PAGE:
October Case of the Month: A Worsening Lameness
Marvin is a seasoned show horse who competes in the hunter/jumpers. In regular turnout one day, Marvin was noted to be kicked in the front leg by another horse. At the time he was only mildly lame with no swelling. There was a small wound which was kept clean, Marvin was given some Bute, and he was presumed to have gotten off easy. Over the next several days, Marvin was noted to be lame at a trot and have some soft tissue swelling on the inside of the leg above the carpus. He was seen for veterinary care and there appeared to be some local infection around the site of the kick wound. Marvin remained lame only at a trot and would fully weight bear on the leg. He was started on antibiotics for the infection, continued on anti-inflammatories, and a plan was made to perform radiographs if the lameness did not improve.
Unfortunately for Marvin, his lameness continued to get worse over the coming days despite treatment. Radiographs were obtained and a small defect was noted in the surface of the radius at the level of the wound. These images were not conclusive for fracture at that time and there was some question as to whether a fracture was present or if a small part of the periosteum (outer bone layer) been damaged. When the periosteum is damaged the blood supply to the bone in that area is compromised and the bone can die forming a “sequestrum”. This dead piece of bone can cause delayed healing and may require surgical debridement. In Marvin’s case, the only way to determine which was present was to allow more healing to occur. When hairline fractures and sequestrums are present, there can initially be only slight changes noted on x-ray. Around 10-14 days after the initial bone injury, bone cells are eaten away to create a matrix for new healthy bone to replace the damaged tissue. This matrix shows up as an increased defect on the x-ray image as the cells are not as opaque as typical boney tissue.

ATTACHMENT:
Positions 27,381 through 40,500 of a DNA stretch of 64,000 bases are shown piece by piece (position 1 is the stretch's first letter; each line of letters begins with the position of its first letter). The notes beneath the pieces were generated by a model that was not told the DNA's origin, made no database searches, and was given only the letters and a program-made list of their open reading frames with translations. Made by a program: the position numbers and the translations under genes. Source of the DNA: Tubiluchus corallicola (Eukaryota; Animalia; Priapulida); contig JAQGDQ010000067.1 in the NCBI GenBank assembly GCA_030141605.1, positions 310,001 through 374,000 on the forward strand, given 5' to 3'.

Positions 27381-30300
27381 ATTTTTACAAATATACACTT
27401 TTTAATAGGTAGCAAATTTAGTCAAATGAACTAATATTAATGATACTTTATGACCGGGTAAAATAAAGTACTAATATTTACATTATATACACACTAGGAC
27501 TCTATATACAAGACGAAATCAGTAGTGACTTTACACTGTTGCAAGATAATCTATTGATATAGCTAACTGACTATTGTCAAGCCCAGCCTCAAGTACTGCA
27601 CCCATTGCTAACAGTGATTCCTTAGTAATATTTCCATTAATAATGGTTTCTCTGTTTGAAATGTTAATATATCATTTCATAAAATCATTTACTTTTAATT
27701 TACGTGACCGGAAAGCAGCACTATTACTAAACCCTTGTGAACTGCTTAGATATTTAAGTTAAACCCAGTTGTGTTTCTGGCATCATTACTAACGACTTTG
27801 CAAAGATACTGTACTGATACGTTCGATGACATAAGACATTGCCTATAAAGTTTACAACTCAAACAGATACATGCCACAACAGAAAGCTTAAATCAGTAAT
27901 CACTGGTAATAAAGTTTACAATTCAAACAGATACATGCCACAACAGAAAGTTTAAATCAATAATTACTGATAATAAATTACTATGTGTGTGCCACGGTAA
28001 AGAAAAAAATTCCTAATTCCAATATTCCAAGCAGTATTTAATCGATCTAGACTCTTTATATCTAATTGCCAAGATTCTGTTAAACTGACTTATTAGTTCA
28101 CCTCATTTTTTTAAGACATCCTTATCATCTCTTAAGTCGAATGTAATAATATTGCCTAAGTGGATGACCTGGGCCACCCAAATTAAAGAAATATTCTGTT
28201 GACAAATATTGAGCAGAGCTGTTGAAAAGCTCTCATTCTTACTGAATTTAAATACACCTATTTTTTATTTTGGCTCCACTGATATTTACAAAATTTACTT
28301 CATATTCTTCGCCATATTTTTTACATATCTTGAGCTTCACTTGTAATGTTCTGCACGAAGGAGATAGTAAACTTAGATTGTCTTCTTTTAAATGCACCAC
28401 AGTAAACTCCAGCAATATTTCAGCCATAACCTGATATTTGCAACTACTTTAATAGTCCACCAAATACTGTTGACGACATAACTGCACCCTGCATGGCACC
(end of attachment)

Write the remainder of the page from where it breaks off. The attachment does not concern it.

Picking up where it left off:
For Marvin, repeat x-rays showed a non-displaced spiral fracture in the radius. Treatment could involve surgical repair or conservative management. Surgical intervention is typically quite costly but is the only option when the fracture is displaced. Even still, prognosis is poor as there is high chance of catastrophic injury that cannot be repaired surgically. When radial fractures are non-displaced, as we saw in Marvin, their prognosis for healing with conservative management can be good so long as the patient can handle prolonged stall rest. A quiet, sensible horse has the advantage in these cases as they are less likely to overload the limb by trotting or playing in their stall while healing. Besides catastrophic injury, there is also the risk of supporting limb laminitis to consider and as such anti-inflammatories and support of the opposite hoof is essential. Luckily for Marvin, he has been an excellent patient and the radial fracture has continued to heal well with stall rest and some anti-inflammatories in the early healing period. It will be a long road before Marvin returns to any athletic endeavors but with continued diligent care by his owners, he has the potential to return to his previous career.